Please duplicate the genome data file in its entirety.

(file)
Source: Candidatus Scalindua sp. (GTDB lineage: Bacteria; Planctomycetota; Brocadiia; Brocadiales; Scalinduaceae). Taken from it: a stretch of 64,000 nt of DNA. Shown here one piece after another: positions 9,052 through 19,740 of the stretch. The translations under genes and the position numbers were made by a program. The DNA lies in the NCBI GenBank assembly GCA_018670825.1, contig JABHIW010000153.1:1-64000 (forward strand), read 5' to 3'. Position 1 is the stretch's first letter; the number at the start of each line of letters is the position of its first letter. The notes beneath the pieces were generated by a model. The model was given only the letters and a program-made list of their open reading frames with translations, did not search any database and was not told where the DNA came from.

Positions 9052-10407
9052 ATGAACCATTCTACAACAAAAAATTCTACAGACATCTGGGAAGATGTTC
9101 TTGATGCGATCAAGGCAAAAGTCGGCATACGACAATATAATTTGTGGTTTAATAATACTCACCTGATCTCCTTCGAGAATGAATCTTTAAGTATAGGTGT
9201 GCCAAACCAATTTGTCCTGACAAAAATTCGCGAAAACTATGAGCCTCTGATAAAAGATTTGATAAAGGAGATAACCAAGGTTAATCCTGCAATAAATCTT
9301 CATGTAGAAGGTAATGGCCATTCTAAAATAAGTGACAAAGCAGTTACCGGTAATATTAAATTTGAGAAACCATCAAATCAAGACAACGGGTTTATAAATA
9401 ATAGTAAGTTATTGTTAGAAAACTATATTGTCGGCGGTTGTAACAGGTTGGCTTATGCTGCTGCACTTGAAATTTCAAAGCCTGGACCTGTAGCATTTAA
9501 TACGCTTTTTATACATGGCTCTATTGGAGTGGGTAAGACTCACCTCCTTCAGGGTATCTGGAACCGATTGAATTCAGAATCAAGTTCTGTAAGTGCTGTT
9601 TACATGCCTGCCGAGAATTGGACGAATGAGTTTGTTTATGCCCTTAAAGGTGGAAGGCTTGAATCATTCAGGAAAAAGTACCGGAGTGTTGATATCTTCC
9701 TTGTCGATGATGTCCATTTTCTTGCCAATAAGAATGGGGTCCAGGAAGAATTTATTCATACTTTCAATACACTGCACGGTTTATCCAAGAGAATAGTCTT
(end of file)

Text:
Source: Candidatus Scalindua sp. (GTDB lineage: Bacteria; Planctomycetota; Brocadiia; Brocadiales; Scalinduaceae). Taken from it: a stretch of 64,000 nt of DNA. Shown here one piece after another: positions 9,052 through 19,740 of the stretch. The translations under genes and the position numbers were made by a program. The DNA lies in the NCBI GenBank assembly GCA_018670825.1, contig JABHIW010000153.1:1-64000 (forward strand), read 5' to 3'. Position 1 is the stretch's first letter; the number at the start of each line of letters is the position of its first letter. The notes beneath the pieces were generated by a model. The model was given only the letters and a program-made list of their open reading frames with translations, did not search any database and was not told where the DNA came from.

Positions 9052-10407
9052 ATGAACCATTCTACAACAAAAAATTCTACAGACATCTGGGAAGATGTTC
9101 TTGATGCGATCAAGGCAAAAGTCGGCATACGACAATATAATTTGTGGTTTAATAATACTCACCTGATCTCCTTCGAGAATGAATCTTTAAGTATAGGTGT
9201 GCCAAACCAATTTGTCCTGACAAAAATTCGCGAAAACTATGAGCCTCTGATAAAAGATTTGATAAAGGAGATAACCAAGGTTAATCCTGCAATAAATCTT
9301 CATGTAGAAGGTAATGGCCATTCTAAAATAAGTGACAAAGCAGTTACCGGTAATATTAAATTTGAGAAACCATCAAATCAAGACAACGGGTTTATAAATA
9401 ATAGTAAGTTATTGTTAGAAAACTATATTGTCGGCGGTTGTAACAGGTTGGCTTATGCTGCTGCACTTGAAATTTCAAAGCCTGGACCTGTAGCATTTAA
9501 TACGCTTTTTATACATGGCTCTATTGGAGTGGGTAAGACTCACCTCCTTCAGGGTATCTGGAACCGATTGAATTCAGAATCAAGTTCTGTAAGTGCTGTT
9601 TACATGCCTGCCGAGAATTGGACGAATGAGTTTGTTTATGCCCTTAAAGGTGGAAGGCTTGAATCATTCAGGAAAAAGTACCGGAGTGTTGATATCTTCC
9701 TTGTCGATGATGTCCATTTTCTTGCCAATAAGAATGGGGTCCAGGAAGAATTTATTCATACTTTCAATACACTGCACGGTTTATCCAAGAGAATAGTCTT